It appears that presidential candidate John Edwards' wife, Elizabeth, has suffered a recurrence of the breast cancer she was originally diagnosed with at the end of the 2004 campaign.

Let's hope that Ms. Edwards can beat this cancer and that it never comes back again.  My heart goes out to her and the Edwards family. 

Shortly afterwards it was announced that the new cancer was elsewhere on her body, so I appended the following to my initial blog:


UPDATE:  The initial reports are wrong.  The cancer is bone cancer.  Edwards just said that it is not curable but it is treatable --- and compared it to diabetes.  He also said it was "relatively minimal", and Elizabeth followed up by referring to it as "low volume. 

Edwards says there will NOT be any suspension of his campaign.

Let me repeat what I said earlier:  Let's hope that Ms. Edwards can beat this cancer and that it never comes back again.  My heart goes out to her and the Edwards family.

As you can see, I did not mention a word about any possibility that the press conference might have been run to promote Edwards' candidacy.  I assumed, as did pretty much everyone else, that Mr. Edwards was either going to suspend his campaign or shut it down entirely to use his time and efforts on behalf of his wife.  Otherwise, he surely would have informed us of his wife's potentially life-threatening condition in a far more subdued way.  He would never call the kind of press conference people use for major political news.

Even as I watched the press conference and saw it turn from a report on Ms. Edwards' condition to an assurance that the campaign would go on unabated, to a selling message for Mr. Edwards, I tried to rationalize that Ms. Edwards' cancer was not being used as a political opportunity.  I don't like to think ugly.  So despite its appearence, I wanted to give John and Elizabeth Edwards the benefit of the doubt.  

Now, however, I can't do that anymore.  Read this article from today's Washington Post and see why.  Bold print is mine:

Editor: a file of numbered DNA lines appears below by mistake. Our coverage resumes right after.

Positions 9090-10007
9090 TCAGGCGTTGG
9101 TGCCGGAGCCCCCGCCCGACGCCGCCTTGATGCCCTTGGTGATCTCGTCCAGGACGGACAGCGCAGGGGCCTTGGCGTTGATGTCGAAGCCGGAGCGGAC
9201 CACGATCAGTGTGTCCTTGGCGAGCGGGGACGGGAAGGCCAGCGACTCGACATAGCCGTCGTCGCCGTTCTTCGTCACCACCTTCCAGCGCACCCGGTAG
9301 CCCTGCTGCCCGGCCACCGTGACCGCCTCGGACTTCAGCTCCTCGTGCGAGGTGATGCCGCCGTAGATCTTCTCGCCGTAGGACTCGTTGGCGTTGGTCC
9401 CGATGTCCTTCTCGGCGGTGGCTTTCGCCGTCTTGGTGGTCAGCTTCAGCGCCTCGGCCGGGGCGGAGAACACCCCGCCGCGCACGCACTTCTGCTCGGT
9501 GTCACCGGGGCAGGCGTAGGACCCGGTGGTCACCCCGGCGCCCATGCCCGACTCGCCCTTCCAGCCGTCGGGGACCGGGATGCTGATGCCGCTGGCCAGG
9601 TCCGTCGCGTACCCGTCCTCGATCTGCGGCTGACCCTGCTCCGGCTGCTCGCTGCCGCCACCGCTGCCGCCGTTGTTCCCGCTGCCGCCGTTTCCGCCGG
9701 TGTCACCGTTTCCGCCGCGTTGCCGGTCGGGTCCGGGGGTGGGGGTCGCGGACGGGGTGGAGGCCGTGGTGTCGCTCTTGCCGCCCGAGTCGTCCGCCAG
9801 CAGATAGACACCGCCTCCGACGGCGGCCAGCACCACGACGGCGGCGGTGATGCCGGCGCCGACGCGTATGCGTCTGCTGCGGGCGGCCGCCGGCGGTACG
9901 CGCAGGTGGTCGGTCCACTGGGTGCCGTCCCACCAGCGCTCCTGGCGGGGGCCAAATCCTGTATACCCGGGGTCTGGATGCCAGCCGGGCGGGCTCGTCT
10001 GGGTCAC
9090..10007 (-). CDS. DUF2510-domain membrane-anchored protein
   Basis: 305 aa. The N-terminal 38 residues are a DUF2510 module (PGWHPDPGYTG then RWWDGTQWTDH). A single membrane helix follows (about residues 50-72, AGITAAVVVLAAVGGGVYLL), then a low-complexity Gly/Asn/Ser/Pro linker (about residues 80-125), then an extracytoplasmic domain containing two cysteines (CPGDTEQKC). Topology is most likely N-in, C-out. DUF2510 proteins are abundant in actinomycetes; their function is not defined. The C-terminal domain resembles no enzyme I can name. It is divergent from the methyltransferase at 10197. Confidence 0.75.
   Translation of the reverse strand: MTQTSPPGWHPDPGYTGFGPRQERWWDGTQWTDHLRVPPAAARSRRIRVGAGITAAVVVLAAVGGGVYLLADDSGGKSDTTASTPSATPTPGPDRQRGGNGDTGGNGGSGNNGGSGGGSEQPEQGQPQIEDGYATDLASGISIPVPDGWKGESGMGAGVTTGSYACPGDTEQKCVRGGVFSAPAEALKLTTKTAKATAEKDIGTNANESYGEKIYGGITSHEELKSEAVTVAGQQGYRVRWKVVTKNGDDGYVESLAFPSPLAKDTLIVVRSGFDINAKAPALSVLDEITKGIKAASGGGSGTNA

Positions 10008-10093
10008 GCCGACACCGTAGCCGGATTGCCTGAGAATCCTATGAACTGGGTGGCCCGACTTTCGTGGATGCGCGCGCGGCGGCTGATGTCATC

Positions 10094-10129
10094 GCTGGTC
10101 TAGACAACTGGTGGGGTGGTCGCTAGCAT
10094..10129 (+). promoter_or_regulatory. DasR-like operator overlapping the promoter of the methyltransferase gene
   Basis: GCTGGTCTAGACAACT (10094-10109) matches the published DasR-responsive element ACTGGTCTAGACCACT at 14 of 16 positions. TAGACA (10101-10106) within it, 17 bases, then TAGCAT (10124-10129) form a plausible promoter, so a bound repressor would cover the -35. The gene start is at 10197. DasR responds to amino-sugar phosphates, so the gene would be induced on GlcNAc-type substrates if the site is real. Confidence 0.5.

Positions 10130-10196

Edwards Provides Lesson in E-Campaigning 101

When you visit the John Edwards for President Web site, you're invited to send a sympathy note to the Edwardses. And tens of thousands of well wishers have done so since that heart-wrenching news conference two weeks ago at which Elizabeth Edwards courageously discussed her incurable cancer.

What those well wishers get in return -- e-mail messages soliciting contributions to Edwards's campaign.

Visitors to the Edwards site who choose to "send a note to Elizabeth and John" are first taken to a heartfelt letter from the candidate that was written the day after he learned that his wife's cancer had returned. Edwards thanks readers for their "prayers and wishes," vows that he and Elizabeth will "keep a positive attitude always look for the silver lining" and declares that "our campaign goes on and it goes on strongly."

Anyone who then chooses to send a note of sympathy to the Edwardses -- and, thus, provide his or her e-mail address -- automatically becomes part of the Edwards campaign's online e-mail database, a list that is crucial to any campaign's ability to raise vast amounts of money over the Internet.

If you sent a note to the Edwardses before the critical March 31 end-of-the-quarter fundraising deadline, you would have received frantic e-mail solicitations from the campaign, such as the one on March 28 from Edwards campaign manager David Bonior titled, "96 hours to show substance works." The solicitation asked for "$25, $50 or any amount you can afford to give."